The transcripts from the Public Bill Committee on the High Speed Rail (Preparation) Bill 2013-14 are now online: and can be downloaded here.
One of the overriding impressions was that witnesses from Manchester, Birmingham and Nottingham, where stations are being planned, were determined not merely to keep that station, but also to argue against other areas getting stations.
For instance, when asked whether Heathrow should have a station, both Richard Leese, with a station at Manchester airport, and Geoff Inskip, with a station near Birmingham International, argued against it. (It’s worth noting that later on Ralph Smyth from CPRE pointed out that the cost of the Manchester station was £400 million according to the Manchester local authorities, but HS2’s figures say that that will provide 400 jobs so each job created would cost £1 million.)
On a similar vein, Jane Urquart a Nottingham City councillor, argued strongly against moving the HS2 station out of Nottingham to either Derby or the East Midlands Parkway.
On the other hand, Sarah Hayward, leader of Camden Council was very concerned about the plans for Euston. As she pointed out, rebuilding Euston was a once-in-a-generation opportunity, but the plans currently proposed by HS2 Ltd would mean that the Euston area would lose homes and jobs.
She said these revised plans
“came to us completely out of the blue, with no prior discussion… HS2 Ltd had said that it had massively underestimated both the costs and time it would take to have a comprehensive approach to Euston station. It had originally budgeted £1.2 billion for a comprehensive station, and is now budgeting £1.6 billion for the very slimmed-down scheme. The original scheme cost proposal was £1.2 billion for a comprehensive station, but High Speed 2 had massively underestimated it. It said to us that that was its reason for coming back, with the smaller scheme estimated to be £400 million more than the comprehensive scheme. It just got its numbers extraordinarily wrong.”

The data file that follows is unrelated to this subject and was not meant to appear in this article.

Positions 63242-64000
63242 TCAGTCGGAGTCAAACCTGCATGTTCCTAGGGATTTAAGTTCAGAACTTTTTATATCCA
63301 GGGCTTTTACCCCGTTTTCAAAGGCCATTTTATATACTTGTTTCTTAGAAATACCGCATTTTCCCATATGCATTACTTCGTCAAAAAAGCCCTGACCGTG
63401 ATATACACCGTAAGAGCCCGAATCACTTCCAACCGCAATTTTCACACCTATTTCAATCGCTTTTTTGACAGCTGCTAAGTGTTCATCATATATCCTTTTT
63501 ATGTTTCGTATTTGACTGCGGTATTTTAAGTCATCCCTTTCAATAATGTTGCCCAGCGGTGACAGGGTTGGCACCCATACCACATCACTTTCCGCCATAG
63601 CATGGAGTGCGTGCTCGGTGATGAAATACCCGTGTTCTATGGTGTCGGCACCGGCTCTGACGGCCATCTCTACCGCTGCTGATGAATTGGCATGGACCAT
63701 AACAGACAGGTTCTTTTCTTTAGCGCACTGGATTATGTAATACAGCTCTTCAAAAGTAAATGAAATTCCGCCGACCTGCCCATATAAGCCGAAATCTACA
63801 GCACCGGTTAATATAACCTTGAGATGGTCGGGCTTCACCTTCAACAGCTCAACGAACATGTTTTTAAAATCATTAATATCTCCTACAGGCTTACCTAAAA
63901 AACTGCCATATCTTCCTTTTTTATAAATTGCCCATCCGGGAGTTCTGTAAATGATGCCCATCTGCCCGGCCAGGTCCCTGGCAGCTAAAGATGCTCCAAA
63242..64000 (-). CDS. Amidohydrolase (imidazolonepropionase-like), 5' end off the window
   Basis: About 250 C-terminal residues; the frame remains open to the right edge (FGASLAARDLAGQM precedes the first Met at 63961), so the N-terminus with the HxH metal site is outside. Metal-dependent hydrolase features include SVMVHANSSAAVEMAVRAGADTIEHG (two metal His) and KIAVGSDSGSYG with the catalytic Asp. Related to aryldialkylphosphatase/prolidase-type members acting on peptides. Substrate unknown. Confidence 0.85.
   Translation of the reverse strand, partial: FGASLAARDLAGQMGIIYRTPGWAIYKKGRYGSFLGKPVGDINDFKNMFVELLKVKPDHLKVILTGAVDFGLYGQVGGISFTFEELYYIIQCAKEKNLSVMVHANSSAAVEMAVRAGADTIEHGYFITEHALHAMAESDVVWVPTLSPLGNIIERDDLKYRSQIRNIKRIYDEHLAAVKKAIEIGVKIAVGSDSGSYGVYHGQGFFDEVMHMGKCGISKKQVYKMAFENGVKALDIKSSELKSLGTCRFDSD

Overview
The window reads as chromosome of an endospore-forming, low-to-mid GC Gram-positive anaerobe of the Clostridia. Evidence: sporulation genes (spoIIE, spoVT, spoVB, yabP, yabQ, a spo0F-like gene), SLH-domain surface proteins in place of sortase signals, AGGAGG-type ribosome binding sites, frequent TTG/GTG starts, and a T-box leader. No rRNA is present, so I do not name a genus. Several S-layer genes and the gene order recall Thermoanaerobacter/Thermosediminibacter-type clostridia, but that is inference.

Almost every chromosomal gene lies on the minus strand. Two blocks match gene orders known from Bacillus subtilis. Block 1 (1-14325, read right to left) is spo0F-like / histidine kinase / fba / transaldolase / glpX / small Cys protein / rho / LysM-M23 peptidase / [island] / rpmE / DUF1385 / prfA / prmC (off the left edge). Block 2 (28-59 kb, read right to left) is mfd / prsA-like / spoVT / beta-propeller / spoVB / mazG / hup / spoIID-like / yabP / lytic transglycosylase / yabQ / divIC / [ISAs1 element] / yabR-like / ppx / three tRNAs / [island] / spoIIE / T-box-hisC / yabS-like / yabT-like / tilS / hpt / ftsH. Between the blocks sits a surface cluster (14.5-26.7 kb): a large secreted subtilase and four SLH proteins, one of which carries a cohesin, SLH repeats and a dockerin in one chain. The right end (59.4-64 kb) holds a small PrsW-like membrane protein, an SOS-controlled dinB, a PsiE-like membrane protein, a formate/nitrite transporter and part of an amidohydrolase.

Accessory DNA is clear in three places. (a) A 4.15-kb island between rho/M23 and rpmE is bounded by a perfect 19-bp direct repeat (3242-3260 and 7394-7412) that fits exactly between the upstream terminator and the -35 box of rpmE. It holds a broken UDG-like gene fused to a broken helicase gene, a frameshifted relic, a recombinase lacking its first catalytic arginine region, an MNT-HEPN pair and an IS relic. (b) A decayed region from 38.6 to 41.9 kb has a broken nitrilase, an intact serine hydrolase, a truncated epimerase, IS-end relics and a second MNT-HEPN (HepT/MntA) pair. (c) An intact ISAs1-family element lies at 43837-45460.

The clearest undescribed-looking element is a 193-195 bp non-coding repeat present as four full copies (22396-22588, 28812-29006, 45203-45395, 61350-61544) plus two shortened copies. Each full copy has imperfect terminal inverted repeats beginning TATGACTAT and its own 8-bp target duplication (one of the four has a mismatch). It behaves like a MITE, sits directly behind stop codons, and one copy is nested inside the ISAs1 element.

She also pointed out that the current plans would have a devastating impact on the Camden Town area, a major tourist destination, where bridges over 8 major roads would have to be rebuilt or strengthened, with a devastating effect on the tourist industry.
The afternoon session started with an agressive series of questions to Joe Rukin (Stop HS2), Martin Tett (51M) and Emma Crane (HS2AA). There was quite a bit of discussion about the way the 51M optimised alternative would meet capacity needs.
There was also a question about the competence of HS2 Ltd staff. Joe Rukin spoke for many when he said he wouldn’t trust them to guard a lamppost, and that it is difficult for individuals who are affected by HS2 to get answers. As Sarah Hayward had said in the morning session, Joe re-iterated that the cost control from Hs2 Ltd was exceptionally poor.
When the issue about jobs was raised, Joe Rukin pointed out that the job creation figures bandied about are from relocating jobs from other parts of the country. A study that was quoted by several West Midlands witnesses said that the West Midlands would gain 22,000 jobs, but only Joe pointed out that the same study said high speed rail would lose Wales 21,000 jobs and the West Country 47,000.